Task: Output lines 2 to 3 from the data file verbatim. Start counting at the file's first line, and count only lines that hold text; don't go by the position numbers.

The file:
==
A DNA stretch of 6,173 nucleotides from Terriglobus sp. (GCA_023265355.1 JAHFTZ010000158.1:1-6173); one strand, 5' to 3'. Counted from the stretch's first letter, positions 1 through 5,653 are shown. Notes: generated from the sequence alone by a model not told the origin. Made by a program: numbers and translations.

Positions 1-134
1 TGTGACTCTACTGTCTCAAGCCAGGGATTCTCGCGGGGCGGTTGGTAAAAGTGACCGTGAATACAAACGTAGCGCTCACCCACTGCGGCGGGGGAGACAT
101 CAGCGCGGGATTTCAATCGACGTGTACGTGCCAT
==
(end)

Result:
Positions 1-134
1 TGTGACTCTACTGTCTCAAGCCAGGGATTCTCGCGGGGCGGTTGGTAAAAGTGACCGTGAATACAAACGTAGCGCTCACCCACTGCGGCGGGGGAGACAT